This article was originally published in Fund Structures 2011 - A Private Equity International Supplement. It is reprinted here with permission.

In recent years, investment in the natural resource sector has increased, due in part to investors’ desire to diversify their portfolio, from both a risk profile and asset class standpoint, by investing in a space that is thought to be weakly correlated to public equity markets. The natural resource sector includes items such as timber, metals, crops, and alternative energy sources like wind and solar power. To capitalize on this increased investor demand, private equity funds, including U.S.-based private equity funds of funds, are seeking to exploit direct and indirect investment opportunities in the natural resource and energy sectors. Investments in companies operating within the natural resource sector, both within and outside the United States, can present challenges for investors due to the operational nature of the companies and the fact that many of the companies are deemed to hold real estate.

This article addresses potential U.S. tax consequences that U.S. investors in a domestic private equity fund may encounter when investing (directly or indirectly through offshore or onshore feeders) in a company in the natural resource and energy sectors, the potential structures that may be employed to mitigate adverse tax consequences, and additional consideration under the Investment Advisers Act of 1940 (Advisers Act) associated with these structures. Certain funds may need to take into account specific rules or regulations to which certain investors may be subject, for example tax-exempt investors subject to the Employee Retirement Income Security Act of 1974 (ERISA).

Tax Drivers

Typically, there are three general categories of investors: (i) taxable U.S. persons1 (high-net-worth individuals and non-exempt institutional investors); (ii) tax-exempt U.S. persons, including pension funds, IRAs, endowments and foundations; and (iii) non-U.S. persons (foreign persons). The latter two investor types usually have significant sensitivity to fund income attributable to a trade or business because such income may cause the investor to incur tax. For example, while U.S. tax-exempt investors are generally not subject to federal income tax on capital gain as well as dividend interest and royalty income, they are likely to have to pay tax on income derived from an unrelated trade or business (UBTI), and if they employ structures to avoid UBTI, may trigger tax on dividends, royalties and income effectively connected with a U.S. trade or business (ECI) and/or attributable to the disposition of a U.S. real property interest (USRPI), pursuant to the Foreign Investment in Real Property Tax Act of 1980 (FIRPTA) and Section 897 of the Internal Revenue Code of 1986, as amended (Code).2

UBTI. A U.S. tax-exempt investor is usually exempt from tax on capital gains, dividends, interest, and royalties but will be required to pay federal income tax at the highest corporate rates3 on income derived from an unrelated trade or business. Thus, the investment focus of a U.S. tax-exempt investor is often the avoidance of UBTI. A fund will generate UBTI if it: (i) invests in an operating partnership (usually a limited liability company) directly or through another fund or pass-through entity; (ii) incurs debt to fund the acquisition of a security or investment, whether to bridge a capital call or to leverage an investment (debt financed income); or (iii) is treated as a dealer, to the extent of dealer activity.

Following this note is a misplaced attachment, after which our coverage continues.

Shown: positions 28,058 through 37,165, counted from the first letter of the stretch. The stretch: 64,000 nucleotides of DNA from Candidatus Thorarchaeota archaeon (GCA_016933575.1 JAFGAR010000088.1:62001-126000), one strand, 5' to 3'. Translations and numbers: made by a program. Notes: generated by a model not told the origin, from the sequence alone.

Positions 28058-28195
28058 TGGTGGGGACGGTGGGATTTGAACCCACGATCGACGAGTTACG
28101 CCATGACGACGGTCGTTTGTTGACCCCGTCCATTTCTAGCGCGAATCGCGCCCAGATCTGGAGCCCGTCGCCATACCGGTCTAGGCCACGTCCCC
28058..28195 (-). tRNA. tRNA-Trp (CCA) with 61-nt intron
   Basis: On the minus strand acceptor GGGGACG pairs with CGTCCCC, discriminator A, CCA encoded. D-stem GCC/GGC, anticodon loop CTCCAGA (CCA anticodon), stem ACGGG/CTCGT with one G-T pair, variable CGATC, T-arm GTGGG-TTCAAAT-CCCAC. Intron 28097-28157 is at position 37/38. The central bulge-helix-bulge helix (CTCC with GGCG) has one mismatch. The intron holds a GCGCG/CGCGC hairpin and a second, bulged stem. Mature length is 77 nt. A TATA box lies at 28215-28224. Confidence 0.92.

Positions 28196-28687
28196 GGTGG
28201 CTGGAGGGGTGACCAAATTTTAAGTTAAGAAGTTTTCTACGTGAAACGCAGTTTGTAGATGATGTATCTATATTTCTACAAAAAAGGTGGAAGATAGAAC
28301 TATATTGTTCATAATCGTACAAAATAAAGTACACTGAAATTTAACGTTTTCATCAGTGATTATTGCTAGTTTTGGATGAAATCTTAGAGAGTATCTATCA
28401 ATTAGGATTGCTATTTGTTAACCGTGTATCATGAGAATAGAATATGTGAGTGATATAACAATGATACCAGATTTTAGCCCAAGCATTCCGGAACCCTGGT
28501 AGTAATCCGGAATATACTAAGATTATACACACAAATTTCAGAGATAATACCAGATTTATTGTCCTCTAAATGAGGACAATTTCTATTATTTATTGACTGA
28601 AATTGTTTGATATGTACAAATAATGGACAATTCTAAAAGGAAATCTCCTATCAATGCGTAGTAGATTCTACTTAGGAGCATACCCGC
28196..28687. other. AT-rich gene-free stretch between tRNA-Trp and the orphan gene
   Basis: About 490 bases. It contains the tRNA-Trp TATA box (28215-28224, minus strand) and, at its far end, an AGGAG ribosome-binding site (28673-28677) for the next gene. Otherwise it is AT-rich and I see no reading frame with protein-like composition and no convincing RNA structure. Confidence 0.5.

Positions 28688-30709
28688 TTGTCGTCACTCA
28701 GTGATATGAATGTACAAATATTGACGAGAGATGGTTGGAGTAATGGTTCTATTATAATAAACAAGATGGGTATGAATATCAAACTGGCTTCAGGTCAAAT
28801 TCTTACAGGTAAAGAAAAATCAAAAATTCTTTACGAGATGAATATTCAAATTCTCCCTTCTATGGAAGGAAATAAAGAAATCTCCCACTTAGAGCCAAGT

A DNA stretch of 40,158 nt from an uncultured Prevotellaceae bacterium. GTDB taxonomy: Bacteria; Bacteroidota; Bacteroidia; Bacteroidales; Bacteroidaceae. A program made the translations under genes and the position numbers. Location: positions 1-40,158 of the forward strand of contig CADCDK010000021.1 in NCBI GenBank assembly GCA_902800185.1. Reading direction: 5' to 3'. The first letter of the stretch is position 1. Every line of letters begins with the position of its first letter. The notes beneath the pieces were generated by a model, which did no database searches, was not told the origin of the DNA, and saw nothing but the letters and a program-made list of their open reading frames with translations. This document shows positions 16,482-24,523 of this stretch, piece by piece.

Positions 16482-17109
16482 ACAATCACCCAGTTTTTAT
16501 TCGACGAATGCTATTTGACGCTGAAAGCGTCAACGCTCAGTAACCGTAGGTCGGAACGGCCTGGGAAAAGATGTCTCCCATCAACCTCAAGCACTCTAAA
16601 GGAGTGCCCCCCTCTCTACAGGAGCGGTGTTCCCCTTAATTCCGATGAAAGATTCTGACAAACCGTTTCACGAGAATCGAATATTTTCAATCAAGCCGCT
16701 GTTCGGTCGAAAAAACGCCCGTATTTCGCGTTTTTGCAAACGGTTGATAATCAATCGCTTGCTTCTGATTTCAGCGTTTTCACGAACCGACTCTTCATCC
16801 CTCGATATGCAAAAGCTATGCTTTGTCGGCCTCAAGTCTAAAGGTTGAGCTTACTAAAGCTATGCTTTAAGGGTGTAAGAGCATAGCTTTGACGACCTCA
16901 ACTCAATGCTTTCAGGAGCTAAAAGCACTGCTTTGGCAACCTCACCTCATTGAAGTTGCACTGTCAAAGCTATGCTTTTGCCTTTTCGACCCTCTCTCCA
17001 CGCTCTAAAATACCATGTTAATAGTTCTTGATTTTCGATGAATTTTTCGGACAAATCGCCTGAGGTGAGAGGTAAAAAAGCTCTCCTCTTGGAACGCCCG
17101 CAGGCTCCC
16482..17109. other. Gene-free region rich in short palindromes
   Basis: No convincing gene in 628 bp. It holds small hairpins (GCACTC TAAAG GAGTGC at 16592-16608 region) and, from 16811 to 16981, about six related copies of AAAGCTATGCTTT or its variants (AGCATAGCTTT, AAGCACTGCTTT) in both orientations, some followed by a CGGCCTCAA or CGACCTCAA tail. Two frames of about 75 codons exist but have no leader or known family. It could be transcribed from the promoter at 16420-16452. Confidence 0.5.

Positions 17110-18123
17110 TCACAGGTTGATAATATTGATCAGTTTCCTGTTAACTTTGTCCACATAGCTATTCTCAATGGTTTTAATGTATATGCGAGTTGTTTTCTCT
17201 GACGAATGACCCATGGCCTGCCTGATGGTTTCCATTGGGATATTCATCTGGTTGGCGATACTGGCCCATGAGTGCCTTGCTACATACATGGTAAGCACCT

ECI. Foreign investors are generally not subject to federal income tax on capital gain or interest income that constitutes portfolio interest. Foreign investors are subject to 30 percent withholding tax on dividend income, unless a lower rate is provided in an applicable treaty. Foreign investors are taxed as U.S. persons with respect to income effectively connected with a U.S. trade or business and a fund must withhold regardless of cash flow (generally at a 25 percent rate). Additionally, a foreign investor that is a corporation will generally be subject to another level of tax on any ECI not reinvested in a U.S. trade or business (the branch profits tax or BPT). The effective tax rate on ECI (inclusive of BPT) allocable to a corporate foreign investor is north of 50 percent.

FIRPTA. Lastly, pursuant to FIRPTA and Section 897 of the Code, gains or losses attributable to the disposition of a USRPI will generally be treated as ECI and the gross proceeds realized upon disposition may be subject to 10 percent withholding. If a domestic investment fund has a foreign feeder taxed as a corporation and invests in a USRPI, the income attributable to the disposition of that investment that is passed through to the foreign feeder is all ECI. This in effect converts capital gain that is otherwise not taxable to foreign investors into income taxed at ordinary rates and possibly subject to the BPT. A U.S. corporation with significant real estate holdings generally constitutes a U.S. real property holding corporation (USRPHC), the stock of which is treated as a USRPI. Once a corporation constitutes a USRPHC, it maintains this status for five years regardless of its real estate holdings.4

Accordingly, the tax focus of a foreign investor is typically the avoidance of ECI (including FIRPTA) and maximizing capital gains. As with UBTI, a fund may generate ECI from investments in pass-through operating entities or due to dealer status. In addition ECI may be generated by a fund that invests in real estate assets (directly or through a pass-through entity) and USRPHCs. A fund may invest in a USRPHC, and thus a USRPI unknowingly, because corporations can inadvertently constitute USRPHCs if at some point the corporation’s income and value is predominantly real estate-based.5 Many foreign investors may be willing to endure federal income tax inefficiencies in order to avoid transparency.

Structure alternatives